Claremont, Jericho residents get water; roads to come


Claremont, Jericho residents get water; roads to come

Observer writer

Thursday, August 13, 2020

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CLAREMONT, Hanover -Residents of Claremont and Jericho in Hanover, is soon to benefit from a multimillion-dollar road rehabilitation project, according to Member of Parliament for the area, Dave Brown.

The announcement was made last Saturday during the commissioning of a $400-million water supply system for the first time in 48 years, to serve more than 8,000 residents in those areas and its environs.

“Within the next few weeks, maybe two weeks, the rehabilitation of this same roadway from Jericho to Claremont will commence,” Brown told the gathering.

“It is another step on the road to prosperity that the people of Hanover deserve.”

Cabinet minister and general secretary of the governing Jamaica Labour Party (JLP), Dr Horace Chang, made it clear that the project for which a contract was signed almost six months ago is not an election promise.

“What Dave said about the road is not election business. We have been in there working and the contract for the road has been awarded [for] nearly six months ago. Unfortunately, the gentleman [contractor] has not been able to start. I am not sure why because he did the same thing in my constituency... I just told him that he better start this road now, because the road is bad coming up here,” Dr Chang argued.

He further made it clear that the money for the project remains intact and is not affected by the COVID-19 pandemic.

“The money is there. It was not troubled by COVID because this prime minister [Andrew Holness] will tell you, when it comes on to the little roads out here suh, make sure the monies stay pon it, and it is there,” assured the Cabinet minister.

Meanwhile, Claremont and Jericho residents could not mask their joy when Prime Minister Andrew Holness commissioned into service the water supply system.

For almost five decades, the communities nestled in the Hanover Eastern constituency have been without potable water.

Forty-odd-year-old Claremont resident Vian Johnson noted that “from all the days of my life this is the first time I am seeing piped water in the community,” moments after the water was turned on.

“It has been a little rough on us because we have to wait for the rain to fall or wait on the water truck to buy water, or take a vehicle to go to Kew (approximately three miles away) to collect water and so forth. But, it is overwhelming for us, trust me. We are so grateful,” she expressed.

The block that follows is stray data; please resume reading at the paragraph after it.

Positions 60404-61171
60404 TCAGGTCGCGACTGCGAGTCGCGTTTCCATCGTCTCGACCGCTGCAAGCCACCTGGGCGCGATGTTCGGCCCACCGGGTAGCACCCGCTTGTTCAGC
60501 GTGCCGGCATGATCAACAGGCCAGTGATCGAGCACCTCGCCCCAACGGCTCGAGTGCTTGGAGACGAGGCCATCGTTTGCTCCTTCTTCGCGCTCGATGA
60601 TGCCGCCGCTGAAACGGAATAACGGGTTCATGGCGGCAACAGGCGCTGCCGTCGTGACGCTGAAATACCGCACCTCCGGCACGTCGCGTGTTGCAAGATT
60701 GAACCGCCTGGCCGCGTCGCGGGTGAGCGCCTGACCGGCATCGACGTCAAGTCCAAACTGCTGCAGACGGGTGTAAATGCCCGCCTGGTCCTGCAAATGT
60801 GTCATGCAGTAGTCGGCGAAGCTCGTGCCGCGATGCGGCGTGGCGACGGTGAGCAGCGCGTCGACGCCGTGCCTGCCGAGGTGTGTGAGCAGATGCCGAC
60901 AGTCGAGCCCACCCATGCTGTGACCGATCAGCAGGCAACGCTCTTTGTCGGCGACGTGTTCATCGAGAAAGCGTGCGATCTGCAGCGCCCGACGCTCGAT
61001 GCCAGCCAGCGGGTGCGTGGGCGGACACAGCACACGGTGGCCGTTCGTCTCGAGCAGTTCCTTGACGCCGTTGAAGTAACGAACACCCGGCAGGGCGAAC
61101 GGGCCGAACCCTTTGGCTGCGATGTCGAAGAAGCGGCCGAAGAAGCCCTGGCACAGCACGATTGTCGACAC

Vaughan Green, another resident who has never seen piped water in the community, shared similar sentiments.

“It is many promises that them mek yuh know and we don't see it start. Mi see it start yah now, and mi see it come yah now so mi happy fi see it,” he said gleefully.

The multimillion-dollar project, which includes the laying of 14km of transmission pipelines, the installation of two relift pumping stations and the installation of two storage reservoir tanks.

Holness told the gathering that water is the right of every Jamaican and the Government is making major strategic investments in bringing the precious commodity to every household.

“Yes, we [the Government] want to know where we are going to get the greatest economic return. We are going to want to look at where we make the investment and can get the repayment, but we also have a duty to make the investment where people have been without water for many years,” he said.

“This particular community has been without water for 48 years [and] the Government of Jamaica has therefore invested $400 million to bring water to your community.

President of the National Water Commission (NWC), Mark Barnett, encouraged the residents to pay their monthly water bill, which said he would be significantly less than the current cost to truck water to the communities.

“I heard a resident say that they have to pay upwards of $4,000 for water. NWC will only be charging you approximately $2,500 a month for that water and now [you] can immediately see the gains from truck water versus piped water,” Barrett noted.

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